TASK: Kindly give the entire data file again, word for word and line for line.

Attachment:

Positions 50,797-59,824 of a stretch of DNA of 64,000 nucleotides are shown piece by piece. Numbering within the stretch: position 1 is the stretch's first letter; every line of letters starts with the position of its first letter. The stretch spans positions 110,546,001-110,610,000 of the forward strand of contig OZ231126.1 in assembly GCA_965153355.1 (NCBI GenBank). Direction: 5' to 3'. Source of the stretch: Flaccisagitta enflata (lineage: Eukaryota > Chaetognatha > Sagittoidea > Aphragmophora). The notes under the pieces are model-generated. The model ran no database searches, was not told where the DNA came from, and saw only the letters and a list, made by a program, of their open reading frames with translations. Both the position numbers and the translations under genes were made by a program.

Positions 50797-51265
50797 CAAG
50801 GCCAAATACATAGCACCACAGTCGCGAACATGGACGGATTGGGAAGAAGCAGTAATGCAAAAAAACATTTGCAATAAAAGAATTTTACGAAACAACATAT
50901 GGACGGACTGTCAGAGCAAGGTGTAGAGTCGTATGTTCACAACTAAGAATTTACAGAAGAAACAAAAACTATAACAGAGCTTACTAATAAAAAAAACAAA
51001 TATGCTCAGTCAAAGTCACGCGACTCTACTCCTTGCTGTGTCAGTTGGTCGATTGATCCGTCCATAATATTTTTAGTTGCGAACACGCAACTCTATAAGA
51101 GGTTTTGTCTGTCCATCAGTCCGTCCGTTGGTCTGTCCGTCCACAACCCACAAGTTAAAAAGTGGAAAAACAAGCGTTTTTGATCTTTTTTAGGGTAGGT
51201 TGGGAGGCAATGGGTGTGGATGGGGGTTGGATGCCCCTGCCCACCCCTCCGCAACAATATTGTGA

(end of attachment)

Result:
Positions 50,797-59,824 of a stretch of DNA of 64,000 nucleotides are shown piece by piece. Numbering within the stretch: position 1 is the stretch's first letter; every line of letters starts with the position of its first letter. The stretch spans positions 110,546,001-110,610,000 of the forward strand of contig OZ231126.1 in assembly GCA_965153355.1 (NCBI GenBank). Direction: 5' to 3'. Source of the stretch: Flaccisagitta enflata (lineage: Eukaryota > Chaetognatha > Sagittoidea > Aphragmophora). The notes under the pieces are model-generated. The model ran no database searches, was not told where the DNA came from, and saw only the letters and a list, made by a program, of their open reading frames with translations. Both the position numbers and the translations under genes were made by a program.

Positions 50797-51265
50797 CAAG
50801 GCCAAATACATAGCACCACAGTCGCGAACATGGACGGATTGGGAAGAAGCAGTAATGCAAAAAAACATTTGCAATAAAAGAATTTTACGAAACAACATAT
50901 GGACGGACTGTCAGAGCAAGGTGTAGAGTCGTATGTTCACAACTAAGAATTTACAGAAGAAACAAAAACTATAACAGAGCTTACTAATAAAAAAAACAAA
51001 TATGCTCAGTCAAAGTCACGCGACTCTACTCCTTGCTGTGTCAGTTGGTCGATTGATCCGTCCATAATATTTTTAGTTGCGAACACGCAACTCTATAAGA
51101 GGTTTTGTCTGTCCATCAGTCCGTCCGTTGGTCTGTCCGTCCACAACCCACAAGTTAAAAAGTGGAAAAACAAGCGTTTTTGATCTTTTTTAGGGTAGGT
51201 TGGGAGGCAATGGGTGTGGATGGGGGTTGGATGCCCCTGCCCACCCCTCCGCAACAATATTGTGA